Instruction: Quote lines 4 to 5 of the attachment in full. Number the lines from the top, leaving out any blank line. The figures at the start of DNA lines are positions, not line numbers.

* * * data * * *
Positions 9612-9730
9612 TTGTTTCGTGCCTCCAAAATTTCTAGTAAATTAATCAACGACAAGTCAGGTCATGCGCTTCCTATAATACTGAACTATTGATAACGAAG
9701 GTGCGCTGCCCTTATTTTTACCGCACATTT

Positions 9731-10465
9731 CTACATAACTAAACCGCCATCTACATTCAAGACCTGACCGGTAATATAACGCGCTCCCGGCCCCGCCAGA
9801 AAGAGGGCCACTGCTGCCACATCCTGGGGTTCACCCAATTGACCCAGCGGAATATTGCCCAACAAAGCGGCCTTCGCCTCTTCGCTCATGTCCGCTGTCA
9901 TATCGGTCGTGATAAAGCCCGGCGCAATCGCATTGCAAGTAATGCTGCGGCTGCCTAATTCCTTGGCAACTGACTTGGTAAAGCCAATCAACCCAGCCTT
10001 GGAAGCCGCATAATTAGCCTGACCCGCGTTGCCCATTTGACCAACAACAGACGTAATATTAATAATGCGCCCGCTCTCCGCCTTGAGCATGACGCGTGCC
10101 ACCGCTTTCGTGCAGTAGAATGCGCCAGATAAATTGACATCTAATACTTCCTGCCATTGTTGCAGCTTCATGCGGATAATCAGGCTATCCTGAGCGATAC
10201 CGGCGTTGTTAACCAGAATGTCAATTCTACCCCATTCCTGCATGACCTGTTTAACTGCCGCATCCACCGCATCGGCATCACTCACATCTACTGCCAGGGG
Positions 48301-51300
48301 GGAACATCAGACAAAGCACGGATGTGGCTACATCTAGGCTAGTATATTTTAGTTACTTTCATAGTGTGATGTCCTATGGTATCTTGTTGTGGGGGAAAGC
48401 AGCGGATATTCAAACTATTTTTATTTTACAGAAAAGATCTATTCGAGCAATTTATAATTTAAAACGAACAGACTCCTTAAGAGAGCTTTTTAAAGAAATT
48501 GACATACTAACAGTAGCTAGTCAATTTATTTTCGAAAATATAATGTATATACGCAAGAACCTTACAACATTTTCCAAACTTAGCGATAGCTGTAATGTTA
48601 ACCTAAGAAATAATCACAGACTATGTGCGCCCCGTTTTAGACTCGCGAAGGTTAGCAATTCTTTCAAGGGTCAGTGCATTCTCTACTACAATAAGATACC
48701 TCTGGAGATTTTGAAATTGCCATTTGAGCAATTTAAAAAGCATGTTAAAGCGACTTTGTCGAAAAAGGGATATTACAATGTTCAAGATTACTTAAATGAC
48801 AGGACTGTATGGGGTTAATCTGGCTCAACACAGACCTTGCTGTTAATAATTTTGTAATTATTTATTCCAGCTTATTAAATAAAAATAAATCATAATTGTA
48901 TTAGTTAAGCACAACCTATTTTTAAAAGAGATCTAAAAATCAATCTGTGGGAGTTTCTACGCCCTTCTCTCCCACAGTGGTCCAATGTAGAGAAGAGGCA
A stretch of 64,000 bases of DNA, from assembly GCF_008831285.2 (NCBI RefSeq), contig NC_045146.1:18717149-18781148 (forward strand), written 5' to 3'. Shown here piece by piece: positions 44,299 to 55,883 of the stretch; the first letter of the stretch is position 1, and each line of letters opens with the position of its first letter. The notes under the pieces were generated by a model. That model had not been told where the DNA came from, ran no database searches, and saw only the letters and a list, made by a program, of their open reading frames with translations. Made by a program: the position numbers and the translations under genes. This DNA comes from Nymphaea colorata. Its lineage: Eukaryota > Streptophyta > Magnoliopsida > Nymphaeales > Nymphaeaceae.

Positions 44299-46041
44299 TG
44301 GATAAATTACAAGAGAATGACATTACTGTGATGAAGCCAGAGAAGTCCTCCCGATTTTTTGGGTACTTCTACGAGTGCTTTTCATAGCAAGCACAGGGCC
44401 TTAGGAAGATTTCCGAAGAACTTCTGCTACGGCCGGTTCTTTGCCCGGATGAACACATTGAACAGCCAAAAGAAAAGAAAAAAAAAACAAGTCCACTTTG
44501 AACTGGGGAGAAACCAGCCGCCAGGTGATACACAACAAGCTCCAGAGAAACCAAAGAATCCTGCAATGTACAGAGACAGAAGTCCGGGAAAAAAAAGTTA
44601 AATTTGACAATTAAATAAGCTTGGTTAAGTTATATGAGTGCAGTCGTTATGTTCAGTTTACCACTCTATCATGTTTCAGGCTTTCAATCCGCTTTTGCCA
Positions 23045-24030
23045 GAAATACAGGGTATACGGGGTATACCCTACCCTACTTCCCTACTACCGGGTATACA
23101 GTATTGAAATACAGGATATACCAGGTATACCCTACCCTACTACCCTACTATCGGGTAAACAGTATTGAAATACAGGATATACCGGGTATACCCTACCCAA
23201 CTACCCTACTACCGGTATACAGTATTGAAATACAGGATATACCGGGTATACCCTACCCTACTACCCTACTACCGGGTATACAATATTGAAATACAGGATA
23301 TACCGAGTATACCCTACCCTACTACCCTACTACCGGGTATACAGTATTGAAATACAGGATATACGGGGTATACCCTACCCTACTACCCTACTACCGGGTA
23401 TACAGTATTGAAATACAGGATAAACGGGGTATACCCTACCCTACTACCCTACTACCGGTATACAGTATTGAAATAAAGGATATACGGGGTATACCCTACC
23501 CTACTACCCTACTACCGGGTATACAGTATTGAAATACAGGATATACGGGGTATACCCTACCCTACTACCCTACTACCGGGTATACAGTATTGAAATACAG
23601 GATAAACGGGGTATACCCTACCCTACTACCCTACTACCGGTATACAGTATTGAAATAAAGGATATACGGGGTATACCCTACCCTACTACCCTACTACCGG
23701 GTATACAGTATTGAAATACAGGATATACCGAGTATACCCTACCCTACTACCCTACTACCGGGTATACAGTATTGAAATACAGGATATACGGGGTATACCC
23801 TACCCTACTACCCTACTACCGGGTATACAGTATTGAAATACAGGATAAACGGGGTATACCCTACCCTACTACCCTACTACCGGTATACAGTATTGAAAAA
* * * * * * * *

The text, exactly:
Positions 9731-10465
9731 CTACATAACTAAACCGCCATCTACATTCAAGACCTGACCGGTAATATAACGCGCTCCCGGCCCCGCCAGA